Other stylistic signifiers bounce back and forth: Edward McKnight Kauffer (see ‘Modern visions’ on the Eye blog) who traversed the Atlantic in the other direction to make his mark on the London Underground posters was influential on Alvin Lustig, as was Jan Tschichold; monochrome and flat colour photomontage techniques are reminiscent of Soviet constructivism and Weimar Modern graphics, and then again remind us of some of Jan van Toorn’s work (see ‘The designer unmasked’ in Eye 2); Bauhaus inspired designs end up back in Europe, even in East Germany. Atomic forms, exemplified in the Eames’s ‘Hang it All’ coat hooks, become fashionable in American and European textiles and graphics. (The exhibition suggests that appropriating symbols of potential armageddon was a way to assuage public fears.)
Above: Cover of Arts and Architecture, Herbert Matter (September 1946). The design interprets the Eames chairs using photomontage to reveal the technical innovation of the chair’s structure.
Below: LP cover using Saul Bass’s identity for Hitchcock’s The Man with the Golden Arm (1955).
A highlight of the show is the complete re-creation of the Eames’ living area (the actual Eames house is closed for renovation), which rather than resembling a Hermann Miller showroom is a living space, full of mementos, some of them kitsch, and natural materials and surfaces.
Other exhibits worth a special mention are art director Marget Larsen’s packaging, the ur-Barbie and Ken and their dream home, Sister Corita Kent’s anti commercialism posters (see Eye 35), and some rather fabulous bathing wear. Video interviews with several of the designers, some of them still working, give an insight in to the designers’ enthusiasm and self-conviction.
The home of Hollywood was fertile ground for the interchange of creative genres, with movie stars promoting fashion lines, and popular forms of graphic design such as record covers, lifestyle magazines and advertisements entering the home. Saul Bass’ seminal identity for Hitchcock’s The Man With the Golden Arm presented the feature film as a medium for corporate identity (see also ‘Overtures and psychotic symphonies’ in Eye 39), something which also flourished within the growing tourism sector.
The exhibition demonstrates how pioneering artists were engaged in small-scale operations which situated their work more closely within the applied arts than in industrial production. The final item, Harry Keck’s roadside barricade lamp, is out of place in the design-for-living context, but serves as an illustration of the ultimate incompatibility of garage production with the demands of mass consumption. Nonetheless, as some concurrently running exhibitions suggest, the traditions of the hand-made endured in the latter part of the twentieth century. My first impression of difference at the airport had been the display of huge pieces of colourful textile art; my last was of the body artistry at Venice beach. In spite of international cross currents, some characteristics of creative expression evidently flourish in the local climate.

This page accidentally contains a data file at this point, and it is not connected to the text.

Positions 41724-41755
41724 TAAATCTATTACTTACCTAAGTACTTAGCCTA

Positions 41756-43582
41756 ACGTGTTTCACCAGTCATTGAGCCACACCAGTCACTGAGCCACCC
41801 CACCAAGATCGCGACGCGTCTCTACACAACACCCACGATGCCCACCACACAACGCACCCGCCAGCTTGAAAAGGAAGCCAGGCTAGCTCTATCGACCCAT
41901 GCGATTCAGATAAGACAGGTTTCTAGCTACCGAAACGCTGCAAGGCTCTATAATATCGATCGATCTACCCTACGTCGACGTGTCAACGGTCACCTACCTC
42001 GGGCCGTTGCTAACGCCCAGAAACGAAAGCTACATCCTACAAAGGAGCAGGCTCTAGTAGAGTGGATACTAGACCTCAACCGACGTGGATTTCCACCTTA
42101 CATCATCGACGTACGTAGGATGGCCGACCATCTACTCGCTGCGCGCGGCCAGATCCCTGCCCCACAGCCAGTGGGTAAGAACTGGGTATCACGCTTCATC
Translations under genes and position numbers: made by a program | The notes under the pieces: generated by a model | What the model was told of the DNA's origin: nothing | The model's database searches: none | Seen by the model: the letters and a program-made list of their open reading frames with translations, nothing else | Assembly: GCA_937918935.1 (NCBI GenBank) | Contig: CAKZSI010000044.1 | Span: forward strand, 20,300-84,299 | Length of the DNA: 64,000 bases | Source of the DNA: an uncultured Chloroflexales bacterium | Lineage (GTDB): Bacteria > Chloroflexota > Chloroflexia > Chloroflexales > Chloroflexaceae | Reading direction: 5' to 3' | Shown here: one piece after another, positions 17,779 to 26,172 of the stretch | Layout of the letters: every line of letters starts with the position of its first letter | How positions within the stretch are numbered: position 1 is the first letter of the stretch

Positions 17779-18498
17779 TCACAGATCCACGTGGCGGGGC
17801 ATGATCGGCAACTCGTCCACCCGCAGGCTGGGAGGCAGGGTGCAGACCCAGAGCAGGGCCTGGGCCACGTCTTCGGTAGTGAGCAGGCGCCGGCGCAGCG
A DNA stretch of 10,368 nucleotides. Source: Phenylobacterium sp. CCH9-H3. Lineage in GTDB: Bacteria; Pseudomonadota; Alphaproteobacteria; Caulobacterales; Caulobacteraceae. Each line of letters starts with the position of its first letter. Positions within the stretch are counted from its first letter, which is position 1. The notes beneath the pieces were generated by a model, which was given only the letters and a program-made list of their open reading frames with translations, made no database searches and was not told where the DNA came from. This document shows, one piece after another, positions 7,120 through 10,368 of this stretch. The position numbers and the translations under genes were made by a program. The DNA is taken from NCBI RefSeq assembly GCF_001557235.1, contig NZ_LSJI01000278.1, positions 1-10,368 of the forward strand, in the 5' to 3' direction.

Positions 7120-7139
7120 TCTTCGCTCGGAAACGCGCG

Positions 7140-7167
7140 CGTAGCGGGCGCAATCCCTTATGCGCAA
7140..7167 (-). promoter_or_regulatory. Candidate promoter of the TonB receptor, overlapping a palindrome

Above and below: Barbie’s dream house, exterior and interior.
See also: ‘West coast latitudes’, Ken Coupland’s piece on LA design in Eye 31.
The show is part of Pacific Standard Time, which brings together more than 60 cultural institutions across Southern California. Also of particular interest: Eames Designs: The Guest Host Relationship at the A+D Architecture and Design Museum, Golden State of Craft: California 1960-1985, Craft and Folk Art Museum (CAFAM), Peace Press Graphics 1967-1987: Art in the Pursuit of Social Change at the University Art Museum, California State University, Long Beach, San Diego's Craft Revolution-From Post-War Modern to California Design at the Mingei International Museum and Drawing the Line: Japanese American Art, Design, and Activism in Post-War Los Angeles at the Japanese American National Museum.
Many thanks to Jeremy Aynsley and Wendy Kaplan for introducing me to this exhibition; Jeremy Aynsley’s contribution to the exhibition catalogue deals specifically with the graphic design of the period.
1 October 2011 > 25 March 2012
California Design, Living in a Modern Way 1930-65
Los Angeles County Museum of Art
5905 Wilshire Boulevard
Los Angeles, California 90036